By Rick Hinton
My first glimpse of the Grand Canyon was from a terrace at the rear of the hotel. The sight and majesty produced a stupor that everyone seems to experience their first time. The vastness … the colors … the quiet emanating from below was staggering. I couldn’t wait to get on the trail! I was not aware that people had died literally just days before my arrival, continuing on long after I had left. My companions and I bluffed the park rangers into believing we were experienced canyon hikers; we were not. A rookie mistake was setting foot on the South Kaibab Trail much too late in the day, resulting in blindly stumbling into the Phantom Ranch campground under the cover of pitch black darkness; stupid, yet lucky! It was Halloween night.
The second day on the Tonto Trail taught us about heat and how lips crack open when not kept moistened by continual draws of water. We sought shelter until the evening hours, which brought cooler temperatures. We continued our hike toward Hermit Creek. This became our pattern and it worked: rest in the heat of the day and make miles at night.
Those night hikes became my own personal moments of solitude as I pulled far out in front of my friends, enjoying one on one time with the canyon as the moonlight and stars illuminated the thin sliver of trail between rock and cactus. I didn’t use a flashlight … your eyes quickly adapted. Up on the bluffs, canyon donkeys – descendants of the mining days – would watch silently. I was ready for anything. Over each rise I would expect to meet specters of prospectors from the past and the pink canyon rattlesnake that comes out in the cool of the evening. Whispers of the past engulfed those arroyos and desert plains as the canyon slowly gave up its secrets.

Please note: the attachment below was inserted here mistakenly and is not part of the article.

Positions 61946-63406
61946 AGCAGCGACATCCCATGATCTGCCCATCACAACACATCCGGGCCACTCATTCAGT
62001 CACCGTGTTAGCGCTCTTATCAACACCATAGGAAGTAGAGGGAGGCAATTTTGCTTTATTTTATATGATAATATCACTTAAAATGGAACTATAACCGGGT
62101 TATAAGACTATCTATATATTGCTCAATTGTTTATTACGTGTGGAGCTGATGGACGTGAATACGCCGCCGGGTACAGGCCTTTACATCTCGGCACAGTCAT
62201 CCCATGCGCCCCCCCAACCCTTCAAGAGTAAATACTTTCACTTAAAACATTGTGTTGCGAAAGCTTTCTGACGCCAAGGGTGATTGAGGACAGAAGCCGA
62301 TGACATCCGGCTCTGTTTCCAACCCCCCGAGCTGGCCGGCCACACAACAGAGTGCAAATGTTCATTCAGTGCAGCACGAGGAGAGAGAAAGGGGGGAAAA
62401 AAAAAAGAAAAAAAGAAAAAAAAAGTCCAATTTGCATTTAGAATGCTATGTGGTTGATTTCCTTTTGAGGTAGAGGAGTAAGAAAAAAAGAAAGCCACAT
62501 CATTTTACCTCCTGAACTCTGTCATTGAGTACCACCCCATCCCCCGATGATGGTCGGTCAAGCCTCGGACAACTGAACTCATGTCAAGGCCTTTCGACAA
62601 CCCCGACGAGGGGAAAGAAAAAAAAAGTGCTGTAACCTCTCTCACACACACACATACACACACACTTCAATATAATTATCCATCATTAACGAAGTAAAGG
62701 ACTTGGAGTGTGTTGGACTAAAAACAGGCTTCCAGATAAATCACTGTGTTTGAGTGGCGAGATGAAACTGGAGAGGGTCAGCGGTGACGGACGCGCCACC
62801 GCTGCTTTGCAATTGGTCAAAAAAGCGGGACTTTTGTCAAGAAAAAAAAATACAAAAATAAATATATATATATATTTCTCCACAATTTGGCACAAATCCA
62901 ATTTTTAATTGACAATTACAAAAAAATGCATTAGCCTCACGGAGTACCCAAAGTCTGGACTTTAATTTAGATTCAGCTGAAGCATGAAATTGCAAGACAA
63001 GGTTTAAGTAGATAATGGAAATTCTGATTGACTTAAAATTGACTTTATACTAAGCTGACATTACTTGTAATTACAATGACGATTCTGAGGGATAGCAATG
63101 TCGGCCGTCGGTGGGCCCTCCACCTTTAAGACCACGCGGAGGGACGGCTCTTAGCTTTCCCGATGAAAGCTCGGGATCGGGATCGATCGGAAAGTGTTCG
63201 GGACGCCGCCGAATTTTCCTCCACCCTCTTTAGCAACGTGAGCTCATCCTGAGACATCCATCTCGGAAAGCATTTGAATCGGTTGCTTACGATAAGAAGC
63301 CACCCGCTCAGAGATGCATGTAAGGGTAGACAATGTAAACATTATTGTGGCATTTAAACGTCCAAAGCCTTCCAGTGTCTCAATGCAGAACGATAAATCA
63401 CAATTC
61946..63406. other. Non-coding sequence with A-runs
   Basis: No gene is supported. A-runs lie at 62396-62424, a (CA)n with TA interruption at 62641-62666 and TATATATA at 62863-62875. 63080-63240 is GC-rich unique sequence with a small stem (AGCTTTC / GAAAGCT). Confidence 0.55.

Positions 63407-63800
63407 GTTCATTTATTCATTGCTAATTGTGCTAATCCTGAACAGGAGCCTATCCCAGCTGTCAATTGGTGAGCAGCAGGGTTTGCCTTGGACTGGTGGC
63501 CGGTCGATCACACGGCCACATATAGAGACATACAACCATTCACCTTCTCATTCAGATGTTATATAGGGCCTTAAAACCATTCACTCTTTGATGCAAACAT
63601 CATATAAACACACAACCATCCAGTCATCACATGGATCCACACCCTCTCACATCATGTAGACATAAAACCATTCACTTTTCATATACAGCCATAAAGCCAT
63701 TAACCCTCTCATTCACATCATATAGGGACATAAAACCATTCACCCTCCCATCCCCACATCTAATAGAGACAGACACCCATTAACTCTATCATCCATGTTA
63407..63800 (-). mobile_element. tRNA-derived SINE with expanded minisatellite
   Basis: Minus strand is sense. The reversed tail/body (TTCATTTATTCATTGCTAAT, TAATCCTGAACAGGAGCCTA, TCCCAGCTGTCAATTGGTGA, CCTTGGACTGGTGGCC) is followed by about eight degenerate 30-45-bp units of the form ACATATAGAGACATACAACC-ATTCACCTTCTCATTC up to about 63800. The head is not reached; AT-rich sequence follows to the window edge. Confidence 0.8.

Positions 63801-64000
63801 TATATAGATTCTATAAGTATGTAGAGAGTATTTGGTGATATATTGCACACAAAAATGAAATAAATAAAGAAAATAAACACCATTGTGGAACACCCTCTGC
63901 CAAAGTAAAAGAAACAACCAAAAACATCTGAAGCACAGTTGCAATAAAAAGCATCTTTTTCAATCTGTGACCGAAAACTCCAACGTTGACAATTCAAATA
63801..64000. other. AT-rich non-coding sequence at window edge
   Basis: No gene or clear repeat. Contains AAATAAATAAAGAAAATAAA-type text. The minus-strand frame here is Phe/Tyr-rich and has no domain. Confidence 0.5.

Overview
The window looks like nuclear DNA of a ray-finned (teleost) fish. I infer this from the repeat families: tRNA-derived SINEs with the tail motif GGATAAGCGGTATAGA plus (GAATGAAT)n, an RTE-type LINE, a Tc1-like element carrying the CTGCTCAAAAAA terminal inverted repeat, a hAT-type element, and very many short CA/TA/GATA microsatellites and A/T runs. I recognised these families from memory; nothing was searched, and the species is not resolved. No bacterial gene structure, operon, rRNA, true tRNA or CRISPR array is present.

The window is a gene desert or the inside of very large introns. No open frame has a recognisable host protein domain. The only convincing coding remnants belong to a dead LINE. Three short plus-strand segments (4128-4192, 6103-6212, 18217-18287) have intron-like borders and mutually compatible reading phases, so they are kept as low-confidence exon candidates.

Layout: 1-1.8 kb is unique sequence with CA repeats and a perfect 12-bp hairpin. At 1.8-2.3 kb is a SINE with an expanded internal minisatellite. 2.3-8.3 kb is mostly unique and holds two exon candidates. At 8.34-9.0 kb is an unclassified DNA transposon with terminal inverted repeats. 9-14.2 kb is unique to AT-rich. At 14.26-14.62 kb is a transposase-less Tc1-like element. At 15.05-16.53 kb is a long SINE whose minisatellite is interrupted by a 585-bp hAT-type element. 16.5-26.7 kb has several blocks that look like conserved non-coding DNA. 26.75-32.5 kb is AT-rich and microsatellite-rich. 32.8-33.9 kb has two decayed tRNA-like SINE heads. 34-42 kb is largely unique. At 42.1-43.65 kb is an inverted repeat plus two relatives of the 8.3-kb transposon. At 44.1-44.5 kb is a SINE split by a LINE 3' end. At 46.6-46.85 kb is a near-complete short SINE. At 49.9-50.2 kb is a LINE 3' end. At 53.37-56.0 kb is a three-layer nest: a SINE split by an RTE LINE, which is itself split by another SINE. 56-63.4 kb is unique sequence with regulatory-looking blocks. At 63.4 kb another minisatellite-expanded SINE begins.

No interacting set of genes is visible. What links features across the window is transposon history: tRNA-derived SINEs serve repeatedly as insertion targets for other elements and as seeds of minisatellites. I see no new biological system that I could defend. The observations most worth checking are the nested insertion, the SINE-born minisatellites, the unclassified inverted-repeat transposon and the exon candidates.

On our first trip to the Grand Canyon there were mistakes, yet no one died as a result. On the second trip – more stupidity – yet no one perished. The Canyon quickly places one on a crash course of rationality (if you choose to pay attention) which guarantees your survival. And, with each and every trip, gives a little more of herself in return for your respect. I don’t know how people continue to die there yearly, but sadly they still do. Sudden unexpected deaths are thought to be harbingers for spirits to remain behind at the place of their demise. If this is the case, then the Grand Canyon has a continual supply of new recruits joining those from the past.
On the last day of my second excursion into the Canyon, my friend Chuck and I encountered a young couple making their way into the interior. It was already midday, yet their goal was to make it down to the Colorado River, rest for a short spell, then continue their trek up the trail to the more secluded north rim. All in one day! The girl was doe-eyed and new to hiking. She smiled a lot, but wouldn’t make eye contact. Her boyfriend was brash and boasting, yet also had no hiking experience. They wore shorts and tennis shoes, didn’t have a tent or sleeping bags, no rain gear and carried a small day pack containing a quart of water and a single bag of trail mix. We tried to get them to rethink their plan. They assured us they would be fine and moved down the trail as we moved up.
So many years later I still think of them, wondering if they accomplished their goal, or instead, became a statistic.